The Kretzmann Project: A Great Bible Commentary
It’s incredibly challenging to find a decent Biblical commentary.
This is because of the great Christian degeneration of the 1800s, along with the general Enlightenment mindset, which has corrupted near every modern theologian’s lenses. (Which is yet another reason why I am calling for more dissidents to become theologians).
You may find one that is great at first, but it will probably still include some level of ethnic Jew worship, dispensationalism, some “great apostasy” like Mormonism/Witnesses, or some other blatant heresy that randomly showed up in the 1800s.
So, I get it. I have been there. It’s really tough to find a decent one.
But I’d like to help alleviate that stressor for my readers, through a recommendation.
Go check out:
Here is a snapshot:
The Popular Commentary of the Bible by Paul E. Kretzmann, Ph. D., D. D., has been a favorite among confessional Lutherans since publication of the first volume in 1921. The four volume work, completed in 1924, consists of nearly 3,000 pages. Kretzmann, as it is popularly known, has been out of print for quite some time. Many of us have found copies in used bookstores. The project was initiated so that Kretzmann can be available to everyone with the click of a mouse.
It’s based on the KJV and is clear of outright doctrinal heresies.
The commentary also does not mind being politically incorrect, as exemplified by passages such as Romans 11:
The result of refusing God’s way of salvation:
V.7b. But the election hath obtained it, and the rest were blinded v.8. (according as it is written, God hath given them the spirit of slumber, eyes that they should not see. and ears that they should not hear) unto this day. V.9. And David saith, Let their table be made a snare, and a trap, and a stumbling-block, and a recompense unto them; v.10. let their eyes be darkened that they may not see, and bow down their back alway. Only the election, those that were elected according to God’s gracious decree, obtained salvation in Christ. But the rest, the great majority, the entire people of Israel as such, in fact, became hardened. They rejected God’s way of salvation, and therefore God rejected them; their willful resistance to God’s will and Word was the cause of this hardening; they were the sole cause of their own downfall. And this result had been foretold by the prophets. It had been predicted, as Paul writes by combining Deut. 29, 4 with Is. 29, 9-12: God has given them a spirit of torpor, eyes not to see and ears not to hear, until the present day. They have become so stunned and stupid that they simply find it impossible to understand the Word of prophecy properly. The blinding and hardening of Israel began in the days of Isaiah, it may even be said to extend back to the days of Moses; but the prophecy was fulfilled in its terrible completeness in the time of Jesus and the apostles, Matt. 13, 14. 15; Mark 4, 12; Luke 8, 10; Acts 28, 26-28. And the last quotation is from Ps. 69, 22, a Messianic prophecy, where the suffering, dying Messiah laments over the shame which He is forced to endure at the hands of His enemies: May their table become a snare, a trap or net, and to a stumbling-block and to a reward of punishment to them; let their eyes be darkened not to see, and bend their back together always. The table of the enemies of Christ, their joy, delight, and happiness, should turn into a snare for their feet, to a trap, in which their feet might be caught and cause them to fall, to a chase and destruction, as the hunt becomes to the game, to a retribution, by which God would punish them for their enmity against Christ. All this is meant, of course, in a spiritual sense. The punishment of the disobedient and hostile Jews was that they became so thoroughly blinded that they could no longer see the way of salvation; that their spiritual strength was taken from them that they could no longer walk in the way of God’s commandments. Thus God gave them up to their hardened mind and withdrew His Spirit and grace from them. And even so today the persistently disobedient and unbelieving enemies of Christ will be punished in the way they themselves chose: abandoned by God and His Spirit, they are altogether unfit to know the truth and to come to repentance, faith, and obedience.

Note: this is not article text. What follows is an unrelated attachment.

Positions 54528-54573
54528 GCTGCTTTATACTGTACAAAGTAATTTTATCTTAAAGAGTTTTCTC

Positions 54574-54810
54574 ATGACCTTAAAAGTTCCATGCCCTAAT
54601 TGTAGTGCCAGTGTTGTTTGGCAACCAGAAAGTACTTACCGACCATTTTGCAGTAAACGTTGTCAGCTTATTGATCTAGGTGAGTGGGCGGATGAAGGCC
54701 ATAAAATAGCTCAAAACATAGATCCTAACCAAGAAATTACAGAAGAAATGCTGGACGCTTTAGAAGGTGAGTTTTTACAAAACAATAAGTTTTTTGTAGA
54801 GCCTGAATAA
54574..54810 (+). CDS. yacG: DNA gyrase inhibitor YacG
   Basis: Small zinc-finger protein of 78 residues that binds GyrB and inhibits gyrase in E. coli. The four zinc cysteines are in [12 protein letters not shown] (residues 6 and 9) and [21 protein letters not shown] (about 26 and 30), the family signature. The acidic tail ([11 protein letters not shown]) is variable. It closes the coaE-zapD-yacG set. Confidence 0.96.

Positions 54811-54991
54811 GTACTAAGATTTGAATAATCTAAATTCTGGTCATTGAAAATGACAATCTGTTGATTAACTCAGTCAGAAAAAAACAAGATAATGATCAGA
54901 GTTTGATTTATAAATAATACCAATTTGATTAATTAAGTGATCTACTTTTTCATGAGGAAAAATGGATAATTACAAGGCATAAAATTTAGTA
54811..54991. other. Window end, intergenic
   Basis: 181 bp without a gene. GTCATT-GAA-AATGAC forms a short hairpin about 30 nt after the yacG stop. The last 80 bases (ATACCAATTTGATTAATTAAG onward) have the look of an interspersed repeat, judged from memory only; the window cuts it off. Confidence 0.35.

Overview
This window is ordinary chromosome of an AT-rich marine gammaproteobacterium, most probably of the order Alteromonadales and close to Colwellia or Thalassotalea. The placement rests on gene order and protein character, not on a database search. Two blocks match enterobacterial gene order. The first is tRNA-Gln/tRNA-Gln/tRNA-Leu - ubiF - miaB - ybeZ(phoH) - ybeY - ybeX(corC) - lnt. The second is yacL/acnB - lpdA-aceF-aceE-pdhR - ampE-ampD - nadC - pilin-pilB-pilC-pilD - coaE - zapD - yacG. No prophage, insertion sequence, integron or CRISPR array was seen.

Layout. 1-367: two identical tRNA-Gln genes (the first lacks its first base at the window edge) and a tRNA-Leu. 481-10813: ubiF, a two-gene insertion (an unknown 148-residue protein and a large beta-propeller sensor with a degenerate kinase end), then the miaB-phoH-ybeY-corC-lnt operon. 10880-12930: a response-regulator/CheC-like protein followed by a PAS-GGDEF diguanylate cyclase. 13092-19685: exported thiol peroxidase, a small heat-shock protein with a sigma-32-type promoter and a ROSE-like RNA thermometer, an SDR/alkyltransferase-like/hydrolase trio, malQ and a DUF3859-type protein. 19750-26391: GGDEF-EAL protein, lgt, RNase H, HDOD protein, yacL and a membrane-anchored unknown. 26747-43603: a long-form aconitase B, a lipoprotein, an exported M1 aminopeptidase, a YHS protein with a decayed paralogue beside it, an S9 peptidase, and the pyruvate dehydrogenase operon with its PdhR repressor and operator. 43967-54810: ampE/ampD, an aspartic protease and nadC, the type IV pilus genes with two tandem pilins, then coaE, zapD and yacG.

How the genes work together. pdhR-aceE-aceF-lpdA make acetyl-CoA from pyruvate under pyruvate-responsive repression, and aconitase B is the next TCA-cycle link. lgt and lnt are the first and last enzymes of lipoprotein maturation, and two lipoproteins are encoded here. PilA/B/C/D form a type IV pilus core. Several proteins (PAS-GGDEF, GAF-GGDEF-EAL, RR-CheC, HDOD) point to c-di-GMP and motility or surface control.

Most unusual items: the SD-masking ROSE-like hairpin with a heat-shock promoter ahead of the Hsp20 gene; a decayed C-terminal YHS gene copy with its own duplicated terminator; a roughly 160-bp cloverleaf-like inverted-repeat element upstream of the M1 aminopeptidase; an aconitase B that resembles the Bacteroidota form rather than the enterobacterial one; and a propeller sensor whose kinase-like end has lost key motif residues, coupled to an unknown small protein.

I am not Lutheran, but this is still probably the best commentary I’ve found thus far. The commentary is not perfect—None are. But it’s a top choice for me.
How to use the general website: Go to the website. You have to select the Old or New Testament book first. Then you can pick a chapter or an article. Note that they include the forward and maps at the top left. You can also search for particular items of interest in the search bar, which searches both the Bible and commentary simultaneously.
How the actual commentary page works: At the bottom is usually a summary of the full chapter. The different sections of the chapter will be broken down into quick summaries of a certain number of verses in the first sentence of each paragraph. Then every individual verse is broken down within the overall paragraph. Footnotes at the end, which often include links to other commentaries.
If nothing else, the website is worth an add to your Christian bookmarks. It is a great resource to fall back on when questions arise.
Hope this helps in your spiritual development. You can also find other Christian resources here, if interested.
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